The use of profanity in the workplace to let off steam or tell a joke is still frowned upon and could offend co-workers or existing and potential clients.
While some industries tolerate the use of obscenities and vulgar language, limiting your salty tongue is recommended even at happy hours or other informal gatherings.
"Profanity is best left outside the office," said April Masini, an advice and relationship columnist and author based in New York. "When in doubt, be conservative and use your vocabulary skills — there are many words that you can substitute for the F word, the A word, the B word, the C word, the S word — Why risk offending someone? Just keep it clean."
Etiquette experts and labor attorneys recommend using common sense and good judgement even if President Donald Trump partakes with phrases like the twelve-letter Oedipal expletive and an expressed desire to"bomb the sh*t out of ISIS." Anthony Scaramucci, the outspoken former White House communications director, even admitted in a tweet that he "sometimes use colorful language." I will refrain in this arena …," he added, after using extremely vulgar language in a New Yorker interview that included references to auto-fellatio.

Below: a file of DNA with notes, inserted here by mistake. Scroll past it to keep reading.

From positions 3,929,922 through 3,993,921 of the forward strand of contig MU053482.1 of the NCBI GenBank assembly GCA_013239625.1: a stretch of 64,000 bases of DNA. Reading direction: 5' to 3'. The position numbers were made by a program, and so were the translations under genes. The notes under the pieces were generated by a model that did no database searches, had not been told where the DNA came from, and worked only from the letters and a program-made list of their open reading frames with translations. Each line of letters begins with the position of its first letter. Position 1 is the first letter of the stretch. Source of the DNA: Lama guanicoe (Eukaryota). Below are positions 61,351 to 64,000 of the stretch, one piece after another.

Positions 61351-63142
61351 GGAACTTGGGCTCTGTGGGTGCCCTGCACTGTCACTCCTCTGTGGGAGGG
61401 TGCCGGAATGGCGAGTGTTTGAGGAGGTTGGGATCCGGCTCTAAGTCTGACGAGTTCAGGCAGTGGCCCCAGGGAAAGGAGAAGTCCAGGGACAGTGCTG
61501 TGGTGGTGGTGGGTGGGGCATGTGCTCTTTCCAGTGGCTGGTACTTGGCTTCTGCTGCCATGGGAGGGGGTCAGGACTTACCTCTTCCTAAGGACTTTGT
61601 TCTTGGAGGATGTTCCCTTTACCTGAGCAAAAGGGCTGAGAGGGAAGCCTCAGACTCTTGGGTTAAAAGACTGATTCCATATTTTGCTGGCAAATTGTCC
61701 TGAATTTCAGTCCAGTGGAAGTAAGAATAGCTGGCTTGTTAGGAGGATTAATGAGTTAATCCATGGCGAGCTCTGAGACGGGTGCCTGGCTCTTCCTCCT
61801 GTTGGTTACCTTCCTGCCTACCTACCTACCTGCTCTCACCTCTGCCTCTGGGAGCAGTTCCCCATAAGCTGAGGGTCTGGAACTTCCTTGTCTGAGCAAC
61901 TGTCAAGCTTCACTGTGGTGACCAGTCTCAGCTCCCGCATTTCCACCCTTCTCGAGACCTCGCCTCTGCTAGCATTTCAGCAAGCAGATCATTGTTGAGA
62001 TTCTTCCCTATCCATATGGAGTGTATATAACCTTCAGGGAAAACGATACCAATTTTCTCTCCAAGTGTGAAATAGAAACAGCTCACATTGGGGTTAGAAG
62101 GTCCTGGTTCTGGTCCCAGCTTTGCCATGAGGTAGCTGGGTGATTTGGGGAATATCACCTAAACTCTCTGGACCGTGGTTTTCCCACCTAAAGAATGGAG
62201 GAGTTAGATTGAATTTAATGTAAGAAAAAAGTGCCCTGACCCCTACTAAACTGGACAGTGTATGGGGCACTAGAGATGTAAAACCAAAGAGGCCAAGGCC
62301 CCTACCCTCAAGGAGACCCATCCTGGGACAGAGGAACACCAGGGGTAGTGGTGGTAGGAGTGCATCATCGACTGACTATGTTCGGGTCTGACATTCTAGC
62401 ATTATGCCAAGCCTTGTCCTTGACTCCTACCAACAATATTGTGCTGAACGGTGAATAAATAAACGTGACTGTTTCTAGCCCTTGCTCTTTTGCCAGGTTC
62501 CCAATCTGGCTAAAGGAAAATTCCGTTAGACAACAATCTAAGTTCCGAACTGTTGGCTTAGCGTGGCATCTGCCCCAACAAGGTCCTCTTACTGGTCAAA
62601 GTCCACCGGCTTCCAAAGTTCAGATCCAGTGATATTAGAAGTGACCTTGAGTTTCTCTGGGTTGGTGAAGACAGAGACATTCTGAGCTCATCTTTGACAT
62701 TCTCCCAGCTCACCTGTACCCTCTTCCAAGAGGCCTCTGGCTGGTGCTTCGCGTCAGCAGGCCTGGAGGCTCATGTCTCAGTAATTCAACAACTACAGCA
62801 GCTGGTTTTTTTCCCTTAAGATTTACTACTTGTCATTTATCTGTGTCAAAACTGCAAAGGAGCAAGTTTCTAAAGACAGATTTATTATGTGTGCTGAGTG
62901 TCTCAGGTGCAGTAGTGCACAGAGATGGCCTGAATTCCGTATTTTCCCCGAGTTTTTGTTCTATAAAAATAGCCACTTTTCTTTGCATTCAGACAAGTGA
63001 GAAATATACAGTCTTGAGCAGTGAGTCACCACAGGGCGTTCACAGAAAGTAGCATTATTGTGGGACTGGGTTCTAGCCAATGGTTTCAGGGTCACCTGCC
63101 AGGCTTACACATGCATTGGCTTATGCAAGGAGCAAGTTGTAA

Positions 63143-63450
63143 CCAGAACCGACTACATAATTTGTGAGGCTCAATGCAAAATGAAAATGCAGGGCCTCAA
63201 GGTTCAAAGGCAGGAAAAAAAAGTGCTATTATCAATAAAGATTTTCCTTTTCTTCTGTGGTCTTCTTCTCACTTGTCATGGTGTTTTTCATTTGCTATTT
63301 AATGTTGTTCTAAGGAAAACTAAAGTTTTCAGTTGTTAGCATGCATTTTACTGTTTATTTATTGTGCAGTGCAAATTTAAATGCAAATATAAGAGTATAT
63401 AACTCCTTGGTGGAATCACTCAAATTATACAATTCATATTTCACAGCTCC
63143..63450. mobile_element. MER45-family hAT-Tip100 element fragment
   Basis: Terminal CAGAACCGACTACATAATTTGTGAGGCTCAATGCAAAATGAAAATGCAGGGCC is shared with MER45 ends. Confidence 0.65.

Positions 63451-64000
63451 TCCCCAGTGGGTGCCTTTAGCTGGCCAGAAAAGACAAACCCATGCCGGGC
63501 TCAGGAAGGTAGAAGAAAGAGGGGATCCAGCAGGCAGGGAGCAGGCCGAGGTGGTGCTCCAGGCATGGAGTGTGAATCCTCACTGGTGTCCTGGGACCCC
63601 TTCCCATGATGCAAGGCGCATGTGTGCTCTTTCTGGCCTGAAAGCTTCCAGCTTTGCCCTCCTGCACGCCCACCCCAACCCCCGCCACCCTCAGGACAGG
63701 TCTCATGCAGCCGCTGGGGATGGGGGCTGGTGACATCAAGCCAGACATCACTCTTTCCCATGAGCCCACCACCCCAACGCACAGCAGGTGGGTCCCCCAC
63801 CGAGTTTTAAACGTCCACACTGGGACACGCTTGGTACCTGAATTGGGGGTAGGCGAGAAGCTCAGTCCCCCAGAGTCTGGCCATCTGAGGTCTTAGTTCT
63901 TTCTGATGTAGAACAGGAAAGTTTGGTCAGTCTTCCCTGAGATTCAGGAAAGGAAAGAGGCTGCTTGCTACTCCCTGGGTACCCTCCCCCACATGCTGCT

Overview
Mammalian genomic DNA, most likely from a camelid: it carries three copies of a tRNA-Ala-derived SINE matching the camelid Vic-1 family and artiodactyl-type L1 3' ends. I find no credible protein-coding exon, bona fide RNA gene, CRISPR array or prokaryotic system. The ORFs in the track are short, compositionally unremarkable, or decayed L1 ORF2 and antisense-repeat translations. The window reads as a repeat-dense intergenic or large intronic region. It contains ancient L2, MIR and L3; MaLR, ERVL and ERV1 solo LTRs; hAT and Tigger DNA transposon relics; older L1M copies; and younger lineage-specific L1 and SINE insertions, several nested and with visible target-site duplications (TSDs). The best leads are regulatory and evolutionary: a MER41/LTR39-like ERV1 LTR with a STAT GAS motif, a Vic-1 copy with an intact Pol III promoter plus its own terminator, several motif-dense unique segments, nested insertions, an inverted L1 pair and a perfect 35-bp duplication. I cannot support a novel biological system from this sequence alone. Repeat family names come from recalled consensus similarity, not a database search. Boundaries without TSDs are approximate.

Uttering the occasional f-bomb at work is not deemed to be vulgar language if the intent is not abusive or derogatory and does not occur in front of customers, said Thomas Nguyen, a partner and co-founder of Peli Peli, a Houston-based South African restaurant group.
"If someone says, 'It's f*cking awesome,' I get excited because it must be awesome," he said. "If people cuss, I'm O.K. with that as long as they aren't trying to offend someone."